Propane tanks and power generators at the Minto mine site, which was inspected on April 26, prior to its abandonment by Minto Metals Corp. (Screenshot/Department of Energy, Mines and Resources inspection report)

Propane tanks and power generators at the Minto mine site, which was inspected on April 26, prior to its abandonment by Minto Metals Corp. (Screenshot/Department of Energy, Mines and Resources inspection report)

Former Minto workers’ claims won’t be heard by receiver

Receiver dealing with unsold copper states claims by terminated employees are outside its purview

Minto Metals Corp.’s court-appointed receiver says the mining corporation’s former workers are outside its purview.

PricewaterhouseCoopers Inc., commonly known as PwC, has published a series of updates and recent documents related to Minto Metals Corp. on its website.

In May, when Minto Metals Corp. abandoned the Minto mine site located north of Whitehorse, all the corporation’s directors resigned and its employees were terminated. The Yukon government assumed care and control of the mine and contracted JDS Mining to continue with water treatment and management.

Now the Yukon government and multiple businesses are taking Minto Metals Corp. to court. Court documents filed against Minto Metals Corp. outline a total of more than $19 million outstanding, in addition to $42.2 million in liens registered against the mine by 25 separate applicants.

On June 29, the Supreme Court of British Columbia granted an order appointing PwC as the receiver of certain assets of Minto Metals Corp.

Per the website, the unsold concentrates receivership order provides a stay of proceedings against Minto Metals Corp.

The order also appoints PwC as the receiver of all copper concentrates procured by Minto Metals Corp. which have not been sold, authorizes and directs PwC to sell the unsold concentrates to Sumitomo Canada Limited, requires PwC to hold the proceeds from the sale in the post-receivership account and gives permission to Sumitomo Canada Ltd. to remove any copper concentrates it owns from the mine site.

On July 5, the court granted an amended and restated order which, among other things, confirms lien claimants’ ability to take the required steps to preserve their rights.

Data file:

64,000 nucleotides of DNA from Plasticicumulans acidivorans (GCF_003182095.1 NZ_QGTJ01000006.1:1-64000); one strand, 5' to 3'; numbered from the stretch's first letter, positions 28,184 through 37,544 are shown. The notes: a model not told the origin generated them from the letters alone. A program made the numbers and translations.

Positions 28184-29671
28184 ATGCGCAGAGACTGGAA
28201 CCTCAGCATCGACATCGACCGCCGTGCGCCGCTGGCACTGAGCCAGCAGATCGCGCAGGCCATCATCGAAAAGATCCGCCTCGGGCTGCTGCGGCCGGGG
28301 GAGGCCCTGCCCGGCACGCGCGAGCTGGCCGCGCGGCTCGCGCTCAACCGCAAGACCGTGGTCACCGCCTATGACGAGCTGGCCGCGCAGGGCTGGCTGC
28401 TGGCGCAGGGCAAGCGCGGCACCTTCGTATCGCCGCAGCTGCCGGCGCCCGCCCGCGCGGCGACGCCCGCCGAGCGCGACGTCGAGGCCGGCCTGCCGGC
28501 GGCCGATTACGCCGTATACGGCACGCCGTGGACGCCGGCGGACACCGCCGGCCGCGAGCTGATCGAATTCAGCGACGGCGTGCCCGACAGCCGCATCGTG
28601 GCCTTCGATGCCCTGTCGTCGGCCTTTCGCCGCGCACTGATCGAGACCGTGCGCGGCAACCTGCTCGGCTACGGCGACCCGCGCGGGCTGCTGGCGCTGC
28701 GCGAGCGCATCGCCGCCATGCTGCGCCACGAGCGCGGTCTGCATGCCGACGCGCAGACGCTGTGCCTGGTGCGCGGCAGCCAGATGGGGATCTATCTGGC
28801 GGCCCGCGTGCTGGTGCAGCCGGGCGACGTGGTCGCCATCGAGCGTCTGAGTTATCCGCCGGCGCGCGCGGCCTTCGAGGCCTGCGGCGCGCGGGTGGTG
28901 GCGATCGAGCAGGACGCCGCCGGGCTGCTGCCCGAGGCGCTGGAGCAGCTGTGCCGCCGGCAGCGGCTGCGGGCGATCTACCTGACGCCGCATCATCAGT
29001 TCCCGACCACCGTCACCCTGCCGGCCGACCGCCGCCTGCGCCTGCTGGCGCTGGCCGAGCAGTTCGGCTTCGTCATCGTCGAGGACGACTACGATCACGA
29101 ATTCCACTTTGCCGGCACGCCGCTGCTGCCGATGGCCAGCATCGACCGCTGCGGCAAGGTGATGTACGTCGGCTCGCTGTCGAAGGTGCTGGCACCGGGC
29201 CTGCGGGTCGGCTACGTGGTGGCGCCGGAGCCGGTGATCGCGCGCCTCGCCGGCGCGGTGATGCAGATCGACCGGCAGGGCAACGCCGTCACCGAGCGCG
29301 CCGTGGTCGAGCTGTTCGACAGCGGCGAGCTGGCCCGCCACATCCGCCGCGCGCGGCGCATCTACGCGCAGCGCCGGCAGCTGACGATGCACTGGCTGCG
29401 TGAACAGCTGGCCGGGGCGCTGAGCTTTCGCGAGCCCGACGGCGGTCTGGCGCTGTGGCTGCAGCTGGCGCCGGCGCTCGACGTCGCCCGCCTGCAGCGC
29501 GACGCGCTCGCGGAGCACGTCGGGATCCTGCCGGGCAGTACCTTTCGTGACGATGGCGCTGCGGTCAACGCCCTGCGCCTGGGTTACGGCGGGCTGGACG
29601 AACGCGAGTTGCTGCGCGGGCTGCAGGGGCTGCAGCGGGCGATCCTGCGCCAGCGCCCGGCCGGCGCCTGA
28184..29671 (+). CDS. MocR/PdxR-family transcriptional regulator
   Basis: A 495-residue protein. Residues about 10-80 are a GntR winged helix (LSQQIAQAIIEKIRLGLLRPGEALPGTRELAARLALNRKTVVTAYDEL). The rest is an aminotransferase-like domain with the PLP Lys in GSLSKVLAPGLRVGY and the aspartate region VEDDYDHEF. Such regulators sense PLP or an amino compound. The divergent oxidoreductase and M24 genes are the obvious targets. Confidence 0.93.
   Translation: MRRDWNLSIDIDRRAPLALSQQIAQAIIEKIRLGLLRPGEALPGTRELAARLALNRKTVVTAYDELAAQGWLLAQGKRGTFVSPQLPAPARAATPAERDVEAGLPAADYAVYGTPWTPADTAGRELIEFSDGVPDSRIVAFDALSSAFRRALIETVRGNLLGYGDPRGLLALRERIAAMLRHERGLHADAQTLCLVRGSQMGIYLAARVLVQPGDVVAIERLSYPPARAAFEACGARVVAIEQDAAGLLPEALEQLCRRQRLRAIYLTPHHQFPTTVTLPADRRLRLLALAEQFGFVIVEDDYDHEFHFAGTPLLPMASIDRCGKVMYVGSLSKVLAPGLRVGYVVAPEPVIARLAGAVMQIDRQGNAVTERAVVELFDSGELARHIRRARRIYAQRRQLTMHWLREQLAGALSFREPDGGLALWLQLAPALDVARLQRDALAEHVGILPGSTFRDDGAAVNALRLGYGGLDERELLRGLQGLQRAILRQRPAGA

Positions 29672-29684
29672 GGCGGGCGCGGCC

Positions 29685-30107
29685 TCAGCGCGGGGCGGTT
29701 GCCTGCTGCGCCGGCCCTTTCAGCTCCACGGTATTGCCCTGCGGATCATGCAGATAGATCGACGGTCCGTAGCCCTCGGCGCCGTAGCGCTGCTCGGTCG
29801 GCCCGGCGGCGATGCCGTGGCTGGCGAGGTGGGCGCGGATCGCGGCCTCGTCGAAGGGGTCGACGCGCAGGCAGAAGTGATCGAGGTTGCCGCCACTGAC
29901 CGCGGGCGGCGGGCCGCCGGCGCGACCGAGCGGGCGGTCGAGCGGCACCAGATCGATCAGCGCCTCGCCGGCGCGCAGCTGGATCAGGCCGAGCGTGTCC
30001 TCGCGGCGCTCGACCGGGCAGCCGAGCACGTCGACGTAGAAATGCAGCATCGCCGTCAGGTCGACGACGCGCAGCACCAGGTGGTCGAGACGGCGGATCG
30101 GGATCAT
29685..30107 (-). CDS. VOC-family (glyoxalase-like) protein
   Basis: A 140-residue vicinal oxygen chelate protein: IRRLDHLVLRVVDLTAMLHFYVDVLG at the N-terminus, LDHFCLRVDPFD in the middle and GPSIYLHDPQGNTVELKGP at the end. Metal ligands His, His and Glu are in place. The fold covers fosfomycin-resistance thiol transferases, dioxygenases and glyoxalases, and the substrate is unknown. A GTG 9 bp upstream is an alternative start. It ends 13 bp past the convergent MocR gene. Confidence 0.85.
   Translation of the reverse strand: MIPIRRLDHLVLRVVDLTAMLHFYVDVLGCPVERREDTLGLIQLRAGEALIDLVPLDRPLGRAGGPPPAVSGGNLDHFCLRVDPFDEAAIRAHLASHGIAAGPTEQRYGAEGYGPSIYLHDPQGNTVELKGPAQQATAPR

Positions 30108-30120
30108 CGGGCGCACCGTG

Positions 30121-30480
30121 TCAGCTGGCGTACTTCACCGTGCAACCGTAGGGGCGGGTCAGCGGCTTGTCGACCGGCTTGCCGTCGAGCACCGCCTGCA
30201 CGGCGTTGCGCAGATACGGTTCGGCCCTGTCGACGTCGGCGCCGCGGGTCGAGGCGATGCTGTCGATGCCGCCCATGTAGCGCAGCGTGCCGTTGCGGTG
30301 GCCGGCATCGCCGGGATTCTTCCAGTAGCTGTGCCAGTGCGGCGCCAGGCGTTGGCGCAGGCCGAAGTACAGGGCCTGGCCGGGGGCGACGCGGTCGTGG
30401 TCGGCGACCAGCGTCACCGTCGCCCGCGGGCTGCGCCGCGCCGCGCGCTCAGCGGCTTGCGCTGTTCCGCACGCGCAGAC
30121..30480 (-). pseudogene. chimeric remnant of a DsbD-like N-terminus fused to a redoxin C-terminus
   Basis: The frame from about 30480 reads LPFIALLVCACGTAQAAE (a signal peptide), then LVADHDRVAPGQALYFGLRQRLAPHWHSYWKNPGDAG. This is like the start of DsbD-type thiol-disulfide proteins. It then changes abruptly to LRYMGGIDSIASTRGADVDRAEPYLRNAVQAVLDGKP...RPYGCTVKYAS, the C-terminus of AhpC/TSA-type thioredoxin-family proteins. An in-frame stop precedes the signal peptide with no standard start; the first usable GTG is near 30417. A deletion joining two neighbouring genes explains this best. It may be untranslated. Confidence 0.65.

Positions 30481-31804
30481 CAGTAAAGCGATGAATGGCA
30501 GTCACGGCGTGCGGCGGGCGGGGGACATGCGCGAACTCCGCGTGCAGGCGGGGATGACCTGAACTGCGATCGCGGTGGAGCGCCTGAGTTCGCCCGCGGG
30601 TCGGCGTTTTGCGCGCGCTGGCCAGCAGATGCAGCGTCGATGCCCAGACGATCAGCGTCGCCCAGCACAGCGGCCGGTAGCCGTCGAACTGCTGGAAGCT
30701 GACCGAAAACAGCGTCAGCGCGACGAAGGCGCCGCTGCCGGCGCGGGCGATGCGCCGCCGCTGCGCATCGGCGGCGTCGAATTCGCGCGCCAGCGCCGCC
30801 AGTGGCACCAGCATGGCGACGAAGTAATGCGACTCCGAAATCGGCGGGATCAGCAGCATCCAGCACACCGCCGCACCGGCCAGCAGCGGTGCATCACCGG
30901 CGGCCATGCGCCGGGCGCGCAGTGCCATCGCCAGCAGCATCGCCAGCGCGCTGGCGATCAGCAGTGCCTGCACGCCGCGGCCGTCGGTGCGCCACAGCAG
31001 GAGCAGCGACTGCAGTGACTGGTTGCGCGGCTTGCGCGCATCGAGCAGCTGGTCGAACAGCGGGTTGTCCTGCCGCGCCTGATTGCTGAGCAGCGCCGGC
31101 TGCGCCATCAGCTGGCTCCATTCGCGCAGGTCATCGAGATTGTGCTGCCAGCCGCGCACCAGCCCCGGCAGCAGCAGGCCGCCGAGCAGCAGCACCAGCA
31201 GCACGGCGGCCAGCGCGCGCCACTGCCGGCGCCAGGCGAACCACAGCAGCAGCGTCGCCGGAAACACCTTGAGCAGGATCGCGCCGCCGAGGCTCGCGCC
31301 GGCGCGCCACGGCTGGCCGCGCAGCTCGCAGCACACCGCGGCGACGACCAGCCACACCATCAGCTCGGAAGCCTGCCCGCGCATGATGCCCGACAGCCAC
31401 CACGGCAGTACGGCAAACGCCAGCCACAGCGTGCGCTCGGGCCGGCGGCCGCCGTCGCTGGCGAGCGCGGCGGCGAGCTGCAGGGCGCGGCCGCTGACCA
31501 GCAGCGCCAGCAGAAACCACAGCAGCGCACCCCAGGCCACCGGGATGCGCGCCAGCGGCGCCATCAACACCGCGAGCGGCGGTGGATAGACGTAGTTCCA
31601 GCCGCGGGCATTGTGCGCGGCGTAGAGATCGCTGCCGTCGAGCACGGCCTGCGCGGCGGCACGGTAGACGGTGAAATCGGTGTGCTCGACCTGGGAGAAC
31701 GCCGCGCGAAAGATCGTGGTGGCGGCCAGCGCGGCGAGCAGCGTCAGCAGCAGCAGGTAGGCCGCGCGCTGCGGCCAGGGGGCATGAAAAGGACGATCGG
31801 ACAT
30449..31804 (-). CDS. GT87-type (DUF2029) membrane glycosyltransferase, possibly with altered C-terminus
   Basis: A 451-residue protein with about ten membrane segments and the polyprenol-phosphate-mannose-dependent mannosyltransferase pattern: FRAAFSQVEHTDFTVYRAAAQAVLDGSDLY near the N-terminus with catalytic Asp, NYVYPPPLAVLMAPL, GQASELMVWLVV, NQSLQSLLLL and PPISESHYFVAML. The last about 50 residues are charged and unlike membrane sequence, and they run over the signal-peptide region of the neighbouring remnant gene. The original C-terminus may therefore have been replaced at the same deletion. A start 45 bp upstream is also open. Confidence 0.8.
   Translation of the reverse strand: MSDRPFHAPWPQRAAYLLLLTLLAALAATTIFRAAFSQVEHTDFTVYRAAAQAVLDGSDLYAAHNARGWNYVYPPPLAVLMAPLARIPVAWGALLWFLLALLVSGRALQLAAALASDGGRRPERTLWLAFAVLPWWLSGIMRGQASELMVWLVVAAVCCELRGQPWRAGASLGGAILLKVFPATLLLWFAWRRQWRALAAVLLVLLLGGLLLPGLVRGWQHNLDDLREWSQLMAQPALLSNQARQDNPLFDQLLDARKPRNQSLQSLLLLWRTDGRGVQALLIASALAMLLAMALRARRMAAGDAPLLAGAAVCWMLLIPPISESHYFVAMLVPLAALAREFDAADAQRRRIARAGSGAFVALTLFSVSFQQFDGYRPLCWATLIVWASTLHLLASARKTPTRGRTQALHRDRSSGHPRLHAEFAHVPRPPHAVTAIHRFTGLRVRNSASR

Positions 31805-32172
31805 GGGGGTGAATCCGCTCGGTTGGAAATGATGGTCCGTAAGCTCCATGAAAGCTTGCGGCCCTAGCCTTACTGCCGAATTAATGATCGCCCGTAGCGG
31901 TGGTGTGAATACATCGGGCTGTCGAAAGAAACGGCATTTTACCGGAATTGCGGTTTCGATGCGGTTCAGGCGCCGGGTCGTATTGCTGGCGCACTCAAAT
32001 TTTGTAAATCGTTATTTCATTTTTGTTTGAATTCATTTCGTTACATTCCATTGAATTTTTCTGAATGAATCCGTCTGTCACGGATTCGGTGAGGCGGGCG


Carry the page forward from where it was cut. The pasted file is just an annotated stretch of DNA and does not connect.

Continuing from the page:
As of July 7, an unspecified number of ex-employees of Minto Metals Corp. contacted PwC about filing proof of claim forms, which the website indicates is beyond PwC’s jurisdiction.

“The receiver does not have any jurisdiction to deal with any of the employees of Minto Metal Corp., or commence any applications under the Wage Earners Protection Program on their behalf,” reads the website.

Per the website, PwC filed its first report to court dated July 14.

The report, which was prepared for a hearing scheduled from July 18 to July 20, provides an update to the court on PwC’s activities since its appointment as receiver. It indicates PwC is authorized and directed to sell up to about 400 dry metric tonnes of unsold concentrate to Sumitomo Canada Ltd., the Canadian subsidiary of a multinational firm that works in a wide variety of sectors including mining, for about US$1.49 million.

Application for bankruptcy order, petition filed

Sumitomo Canada Ltd. asked that the court declare Minto Metals Corp. bankrupt.

Court documents sum up the amount Minto Metals Corp. owed to Sumitomo is estimated to be about US$5.7 million, plus legal fees and interest.

“It is not certain whether the Minto Mine site is secure and, in that regard, it is unknown whether the property is being safeguarded and maintained,” reads a petition filed June 28.

Per the petition, the mine’s insurance runs out at the end of June unless Minto Metals Corp. pays an additional premium to the insurer, and it is unknown whether the purchased concentrate is being safeguarded and insured.

“As noted above, Sumitomo is in the process of concluding an agreement with JDS, who can begin transporting the purchased concentrate on July 1. However, during the week of June 19 while Sumitomo’s negotiations with JDS were ongoing, Sumitomo learned that [the Yukon government] might seek to prevent Sumitomo from removing the purchased concentrate from the Minto Mine site,” reads the petition.

“Sumitomo sought to negotiate an agreement with [the Yukon government] to avoid any dispute regarding Sumitomo’s right to recover its purchased concentrate, however, it very recently became clear that the parties would not be able to conclude any such agreement.”

Contact Dana Hatherly at